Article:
Children with asthma don't always get enough of their medications, say findings of a University of Minnesota study.
The study, published in the Journal of the American Medical Association, shows that families with higher co-pays for their children's asthma medications don't fill as many prescriptions as recommended.
Researchers wanted to know how well children with private health insurance were managing their asthma. They looked at nearly 9,000 children whose insurance policies varied in terms of how much their families had to pay out-of-pocket for medications.
The study found that the cost of the asthma medication had no impact on children younger than five years. But among older children and teenagers, the study found higher co-pays were associated with fewer prescriptions filled and higher hospitalization rates.
"We know from many studies that insurance obviously facilitates access to care, and that includes prescription drugs. However, we know very little about the privately insured children," University of Minnesota professor Pinar Karaca-Mandic, who led the study. "We wanted to see whether privately insured children are also having trouble getting their asthma-control medications in this case."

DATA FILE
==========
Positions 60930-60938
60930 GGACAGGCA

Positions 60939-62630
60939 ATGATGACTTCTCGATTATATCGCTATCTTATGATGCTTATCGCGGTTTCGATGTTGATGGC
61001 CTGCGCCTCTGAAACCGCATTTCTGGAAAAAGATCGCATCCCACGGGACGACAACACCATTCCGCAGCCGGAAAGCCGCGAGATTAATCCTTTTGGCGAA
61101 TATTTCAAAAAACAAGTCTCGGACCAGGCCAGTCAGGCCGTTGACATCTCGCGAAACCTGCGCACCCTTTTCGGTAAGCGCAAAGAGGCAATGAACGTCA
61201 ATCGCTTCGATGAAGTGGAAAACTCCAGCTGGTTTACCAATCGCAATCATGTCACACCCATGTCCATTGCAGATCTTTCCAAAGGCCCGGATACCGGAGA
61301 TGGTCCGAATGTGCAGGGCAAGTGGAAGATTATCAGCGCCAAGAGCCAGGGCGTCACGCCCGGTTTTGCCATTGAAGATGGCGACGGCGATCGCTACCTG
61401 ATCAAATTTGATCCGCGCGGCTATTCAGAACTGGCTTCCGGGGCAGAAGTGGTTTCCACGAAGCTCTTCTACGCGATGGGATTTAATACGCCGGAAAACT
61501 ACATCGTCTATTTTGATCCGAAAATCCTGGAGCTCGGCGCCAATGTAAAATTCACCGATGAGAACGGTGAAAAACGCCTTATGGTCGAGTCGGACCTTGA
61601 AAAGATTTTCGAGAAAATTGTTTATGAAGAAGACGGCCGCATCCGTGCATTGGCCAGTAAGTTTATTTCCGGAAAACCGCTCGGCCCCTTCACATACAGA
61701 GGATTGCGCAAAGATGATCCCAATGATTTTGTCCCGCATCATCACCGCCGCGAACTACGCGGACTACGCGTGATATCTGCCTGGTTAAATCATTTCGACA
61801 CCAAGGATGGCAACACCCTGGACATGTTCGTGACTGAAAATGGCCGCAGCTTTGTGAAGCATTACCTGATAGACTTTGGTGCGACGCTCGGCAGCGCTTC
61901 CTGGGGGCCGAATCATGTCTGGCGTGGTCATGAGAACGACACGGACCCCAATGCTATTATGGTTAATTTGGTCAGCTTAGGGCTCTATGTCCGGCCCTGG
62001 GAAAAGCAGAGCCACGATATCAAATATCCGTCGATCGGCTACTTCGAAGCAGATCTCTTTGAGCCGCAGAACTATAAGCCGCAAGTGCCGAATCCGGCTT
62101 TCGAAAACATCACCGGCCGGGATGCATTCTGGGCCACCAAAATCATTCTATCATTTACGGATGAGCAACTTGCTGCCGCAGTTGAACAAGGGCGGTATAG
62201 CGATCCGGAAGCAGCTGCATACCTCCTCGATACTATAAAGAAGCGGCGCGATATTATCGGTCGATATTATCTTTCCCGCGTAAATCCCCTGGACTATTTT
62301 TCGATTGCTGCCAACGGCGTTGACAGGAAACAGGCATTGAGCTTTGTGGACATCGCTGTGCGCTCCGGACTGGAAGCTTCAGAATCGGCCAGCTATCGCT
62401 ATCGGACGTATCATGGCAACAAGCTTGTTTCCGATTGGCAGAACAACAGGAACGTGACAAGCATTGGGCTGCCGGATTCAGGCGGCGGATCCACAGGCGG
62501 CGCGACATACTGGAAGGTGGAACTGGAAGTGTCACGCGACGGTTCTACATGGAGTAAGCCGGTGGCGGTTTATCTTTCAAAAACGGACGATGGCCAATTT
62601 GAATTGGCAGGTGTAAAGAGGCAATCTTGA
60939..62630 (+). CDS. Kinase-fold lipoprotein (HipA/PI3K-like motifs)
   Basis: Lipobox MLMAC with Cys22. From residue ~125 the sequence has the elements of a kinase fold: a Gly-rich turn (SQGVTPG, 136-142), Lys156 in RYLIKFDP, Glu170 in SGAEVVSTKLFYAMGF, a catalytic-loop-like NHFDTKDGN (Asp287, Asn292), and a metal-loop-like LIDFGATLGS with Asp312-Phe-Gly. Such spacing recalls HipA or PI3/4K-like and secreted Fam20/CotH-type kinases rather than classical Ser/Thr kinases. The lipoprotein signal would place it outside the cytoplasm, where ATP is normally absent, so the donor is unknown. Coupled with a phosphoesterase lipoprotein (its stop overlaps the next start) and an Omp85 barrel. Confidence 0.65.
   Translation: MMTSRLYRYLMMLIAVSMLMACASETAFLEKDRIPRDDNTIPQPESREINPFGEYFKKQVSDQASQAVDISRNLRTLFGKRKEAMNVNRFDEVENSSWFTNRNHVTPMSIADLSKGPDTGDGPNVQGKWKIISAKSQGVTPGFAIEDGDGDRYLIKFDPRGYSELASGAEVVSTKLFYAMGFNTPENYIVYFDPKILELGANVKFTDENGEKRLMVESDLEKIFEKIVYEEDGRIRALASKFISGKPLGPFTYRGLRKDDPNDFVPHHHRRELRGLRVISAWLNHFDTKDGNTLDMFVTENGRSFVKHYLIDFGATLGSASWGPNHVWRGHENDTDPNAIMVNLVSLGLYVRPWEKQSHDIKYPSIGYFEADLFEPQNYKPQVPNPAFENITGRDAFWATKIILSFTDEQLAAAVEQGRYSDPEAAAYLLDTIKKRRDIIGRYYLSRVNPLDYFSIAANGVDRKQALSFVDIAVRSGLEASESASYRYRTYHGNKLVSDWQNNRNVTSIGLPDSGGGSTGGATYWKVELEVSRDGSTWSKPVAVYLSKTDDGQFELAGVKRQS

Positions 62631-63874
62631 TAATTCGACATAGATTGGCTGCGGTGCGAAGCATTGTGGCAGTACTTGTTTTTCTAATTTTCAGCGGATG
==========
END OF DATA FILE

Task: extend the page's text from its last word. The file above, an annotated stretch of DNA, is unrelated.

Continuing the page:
Karaca-Mandic said it would be worthwhile to conduct similar studies on other diseases affecting children.
"The message is that even the privately insured children are having trouble accessing their medications due to high out-of-pocket costs," Karaca-Mandic said. "That means higher rates of asthma-related hospitalizations for these children."
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